Title: The Lady of the Rivers
Author: Philippa Gregory
Synopsis (Courtesy of Powell’s Books):
“Descended from Melusina, the river goddess, Jacquetta always has had the gift of second sight. As a child visiting her uncle, she met his prisoner, Joan of Arc, and saw her own power reflected in the young woman accused of witchcraft. They share the mystery of the tarot card of the wheel of fortune before Joan is taken to a horrific death at the hands of the English rulers of France. Jacquetta understands the danger for a woman who dares to dream.
Jacquetta is married to the Duke of Bedford, English regent of France, and he introduces her to a mysterious world of learning and alchemy. Her only friend in the great household is the dukes squire Richard Woodville, who is at her side when the dukes death leaves her a wealthy young widow. The two become lovers and marry in secret, returning to England to serve at the court of the young King Henry VI, where Jacquetta becomes a close and loyal friend to his new queen.
The Woodvilles soon achieve a place at the very heart of the Lancaster court, though Jacquetta can sense the growing threat from the people of England and the danger of royal rivals. Not even their courage and loyalty can keep the House of Lancaster on the throne. Henry the king slides into a mysterious sleep; Margaret the queen turns to untrustworthy favorites for help; and Richard, Duke of York, threatens to overturn the whole kingdom for his rival dynasty.
Jacquetta fights for her king, her queen, and for her daughter Elizabeth for whom Jacquetta can sense an extraordinary and unexpected future: a change of fortune, the throne of England, and the white rose of York.”
Thoughts: For those historical fiction lovers who prefer their historical fiction to be accurate, Philippa Gregory is probably not the author to read. Her flair for the dramatic and focus on the story rather than on the history tends to make historical accuracy somewhat flexible in any of her novels. However, as fans already know, her more fanciful wanderings tend to be the more engaging aspects of any of her novels. This is especially true of her latest, The Lady of the Rivers, wherein the main character is a real-life historical figure who was charged twice for being a witch during an age where witchcraft was punishable by death.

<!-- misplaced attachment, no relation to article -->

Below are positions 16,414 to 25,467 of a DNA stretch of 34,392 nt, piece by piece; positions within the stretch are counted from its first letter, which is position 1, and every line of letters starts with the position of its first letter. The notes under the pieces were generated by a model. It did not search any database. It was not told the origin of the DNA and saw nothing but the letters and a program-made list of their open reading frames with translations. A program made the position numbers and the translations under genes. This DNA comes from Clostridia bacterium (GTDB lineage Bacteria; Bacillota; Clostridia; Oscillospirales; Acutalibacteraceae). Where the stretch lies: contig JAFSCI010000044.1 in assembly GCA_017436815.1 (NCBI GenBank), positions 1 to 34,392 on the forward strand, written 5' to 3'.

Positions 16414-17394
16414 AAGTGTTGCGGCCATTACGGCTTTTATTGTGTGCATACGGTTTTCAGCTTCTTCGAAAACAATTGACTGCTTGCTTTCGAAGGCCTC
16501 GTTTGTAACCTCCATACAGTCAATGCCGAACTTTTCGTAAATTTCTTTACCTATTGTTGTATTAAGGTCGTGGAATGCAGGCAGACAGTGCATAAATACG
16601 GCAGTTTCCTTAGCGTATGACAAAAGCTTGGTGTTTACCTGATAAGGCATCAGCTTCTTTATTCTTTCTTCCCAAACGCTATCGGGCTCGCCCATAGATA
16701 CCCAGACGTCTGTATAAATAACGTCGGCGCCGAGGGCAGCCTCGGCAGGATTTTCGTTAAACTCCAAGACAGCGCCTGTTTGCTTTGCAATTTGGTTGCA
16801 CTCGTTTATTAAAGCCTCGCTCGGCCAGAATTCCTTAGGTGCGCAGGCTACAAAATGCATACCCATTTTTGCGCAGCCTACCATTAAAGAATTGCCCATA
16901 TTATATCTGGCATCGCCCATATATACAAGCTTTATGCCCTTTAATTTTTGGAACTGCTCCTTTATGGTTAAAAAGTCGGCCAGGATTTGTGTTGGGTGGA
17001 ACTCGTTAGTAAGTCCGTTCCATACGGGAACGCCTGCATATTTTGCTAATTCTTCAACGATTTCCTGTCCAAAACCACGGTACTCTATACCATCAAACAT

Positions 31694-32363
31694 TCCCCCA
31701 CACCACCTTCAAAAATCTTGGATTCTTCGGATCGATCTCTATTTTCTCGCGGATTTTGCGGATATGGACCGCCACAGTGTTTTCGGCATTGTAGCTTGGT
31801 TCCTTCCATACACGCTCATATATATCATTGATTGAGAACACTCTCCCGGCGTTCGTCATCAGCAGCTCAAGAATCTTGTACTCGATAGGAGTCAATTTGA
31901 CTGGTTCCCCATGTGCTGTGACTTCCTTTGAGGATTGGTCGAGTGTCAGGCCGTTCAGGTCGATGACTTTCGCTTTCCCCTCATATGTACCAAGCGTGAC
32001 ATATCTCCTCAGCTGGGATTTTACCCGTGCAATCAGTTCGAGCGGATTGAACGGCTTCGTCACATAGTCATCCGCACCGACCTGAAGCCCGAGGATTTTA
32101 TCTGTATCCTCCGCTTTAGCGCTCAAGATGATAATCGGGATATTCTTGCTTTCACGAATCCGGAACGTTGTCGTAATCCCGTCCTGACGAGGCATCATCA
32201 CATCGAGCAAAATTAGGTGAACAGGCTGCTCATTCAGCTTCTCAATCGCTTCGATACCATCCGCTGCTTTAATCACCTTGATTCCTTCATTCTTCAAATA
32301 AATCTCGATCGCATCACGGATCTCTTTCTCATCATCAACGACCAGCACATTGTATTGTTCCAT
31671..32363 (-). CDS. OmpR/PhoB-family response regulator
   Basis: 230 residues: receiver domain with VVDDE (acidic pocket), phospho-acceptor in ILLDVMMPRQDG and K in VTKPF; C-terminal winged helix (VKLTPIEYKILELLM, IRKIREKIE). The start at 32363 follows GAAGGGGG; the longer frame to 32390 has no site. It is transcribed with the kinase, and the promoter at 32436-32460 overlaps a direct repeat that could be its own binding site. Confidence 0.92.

As the prequel to her Cousins’ War series, The Lady of the Rivers gives voice to Elizabeth Woodville’s mother, Jacquetta. Royalty in her own right, she rejects her royal favor and marries the steward of her deceased first husband. As one of the few members of the royal family to marry for love, this makes her a woman of immense interest. Ms. Gregory adds to this interest by infusing her Jacquetta with magical ability. Everything she suggests can be explained by chance, but the mere suggestion of mystical powers as an acknowledgement to her family’s heritage – they consider themselves as descendants of Melusina, a mythical goddess of water – adds a level of intrigue and danger. Gregory is very effective in emphasizing this danger with her opening sequence of Joan of Arc’s trial and subsequent execution by fire, all of which Jacquetta witnesses firsthand.
As far as Ms. Gregory’s canon goes, The Lady of the Rivers is a very quick and entertaining read, albeit one of her more fictionalized stories with its focus on magic and mythology. It is also one of the more politely political novels she has written, which is saying something about an author who prides herself on writing about strong-minded and independent women. Her heroines have always subtly advocated women’s rights. In The Lady of the Rivers, Ms. Gregory’s thoughts on the machinations of men against women is vocal and difficult to ignore. Her indignity at treatment of women by men throughout history gives readers yet another reason to enjoy this charming novel.
Even though some might argue that yet another novel about the Tudors and their predecessors is not necessary, Ms. Gregory’s strength lies in her ability to create a very clear and distinct voice for each of her heroines. While the fine points may be historically questionable, a reader does get a good picture of life during the confusion leading up to and during the War of the Roses, and her historical figures all but come back to life. Each character is distinct, and Ms. Gregory is effective at getting into the mindset of each heroine so that the reader can understand more of the political intrigue and very confusing intertwining of royal relations. Because Jacquetta’s experiences allow the reader to understand how the War of the Roses started, The Lady of the Rivers is a welcome addition to her Cousins’ War series, and fans of Gregory’s will rejoice to know that her latest is a very strong entry to her lengthy body of work.